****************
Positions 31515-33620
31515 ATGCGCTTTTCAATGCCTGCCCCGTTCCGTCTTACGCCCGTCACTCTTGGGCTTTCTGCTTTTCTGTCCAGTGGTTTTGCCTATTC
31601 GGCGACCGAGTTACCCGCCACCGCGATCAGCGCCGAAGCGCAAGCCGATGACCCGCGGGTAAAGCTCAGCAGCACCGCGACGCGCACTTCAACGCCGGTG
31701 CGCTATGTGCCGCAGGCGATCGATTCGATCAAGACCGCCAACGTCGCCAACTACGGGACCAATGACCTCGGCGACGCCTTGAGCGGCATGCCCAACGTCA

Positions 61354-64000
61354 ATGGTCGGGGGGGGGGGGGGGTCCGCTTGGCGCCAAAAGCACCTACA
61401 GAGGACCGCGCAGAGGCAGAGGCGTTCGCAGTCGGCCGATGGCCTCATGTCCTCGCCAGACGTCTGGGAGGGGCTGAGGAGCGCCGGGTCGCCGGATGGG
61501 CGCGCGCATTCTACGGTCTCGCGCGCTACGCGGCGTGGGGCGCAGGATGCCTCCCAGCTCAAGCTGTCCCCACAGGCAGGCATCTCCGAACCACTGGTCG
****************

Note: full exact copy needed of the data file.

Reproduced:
Positions 31515-33620
31515 ATGCGCTTTTCAATGCCTGCCCCGTTCCGTCTTACGCCCGTCACTCTTGGGCTTTCTGCTTTTCTGTCCAGTGGTTTTGCCTATTC
31601 GGCGACCGAGTTACCCGCCACCGCGATCAGCGCCGAAGCGCAAGCCGATGACCCGCGGGTAAAGCTCAGCAGCACCGCGACGCGCACTTCAACGCCGGTG
31701 CGCTATGTGCCGCAGGCGATCGATTCGATCAAGACCGCCAACGTCGCCAACTACGGGACCAATGACCTCGGCGACGCCTTGAGCGGCATGCCCAACGTCA

Positions 61354-64000
61354 ATGGTCGGGGGGGGGGGGGGGTCCGCTTGGCGCCAAAAGCACCTACA
61401 GAGGACCGCGCAGAGGCAGAGGCGTTCGCAGTCGGCCGATGGCCTCATGTCCTCGCCAGACGTCTGGGAGGGGCTGAGGAGCGCCGGGTCGCCGGATGGG
61501 CGCGCGCATTCTACGGTCTCGCGCGCTACGCGGCGTGGGGCGCAGGATGCCTCCCAGCTCAAGCTGTCCCCACAGGCAGGCATCTCCGAACCACTGGTCG